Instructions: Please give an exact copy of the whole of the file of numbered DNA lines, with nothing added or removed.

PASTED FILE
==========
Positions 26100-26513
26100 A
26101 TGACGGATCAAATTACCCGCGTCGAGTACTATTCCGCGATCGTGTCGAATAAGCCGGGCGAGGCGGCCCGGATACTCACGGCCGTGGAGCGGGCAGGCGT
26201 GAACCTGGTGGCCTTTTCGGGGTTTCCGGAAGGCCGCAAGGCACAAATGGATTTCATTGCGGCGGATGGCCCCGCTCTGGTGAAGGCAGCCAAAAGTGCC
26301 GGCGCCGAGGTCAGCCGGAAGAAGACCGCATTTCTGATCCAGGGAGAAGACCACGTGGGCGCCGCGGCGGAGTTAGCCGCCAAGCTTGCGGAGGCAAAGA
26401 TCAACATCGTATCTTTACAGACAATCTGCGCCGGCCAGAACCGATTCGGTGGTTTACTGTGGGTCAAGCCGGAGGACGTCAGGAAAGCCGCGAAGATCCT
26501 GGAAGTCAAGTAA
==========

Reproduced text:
Positions 26100-26513
26100 A
26101 TGACGGATCAAATTACCCGCGTCGAGTACTATTCCGCGATCGTGTCGAATAAGCCGGGCGAGGCGGCCCGGATACTCACGGCCGTGGAGCGGGCAGGCGT
26201 GAACCTGGTGGCCTTTTCGGGGTTTCCGGAAGGCCGCAAGGCACAAATGGATTTCATTGCGGCGGATGGCCCCGCTCTGGTGAAGGCAGCCAAAAGTGCC
26301 GGCGCCGAGGTCAGCCGGAAGAAGACCGCATTTCTGATCCAGGGAGAAGACCACGTGGGCGCCGCGGCGGAGTTAGCCGCCAAGCTTGCGGAGGCAAAGA
26401 TCAACATCGTATCTTTACAGACAATCTGCGCCGGCCAGAACCGATTCGGTGGTTTACTGTGGGTCAAGCCGGAGGACGTCAGGAAAGCCGCGAAGATCCT
26501 GGAAGTCAAGTAA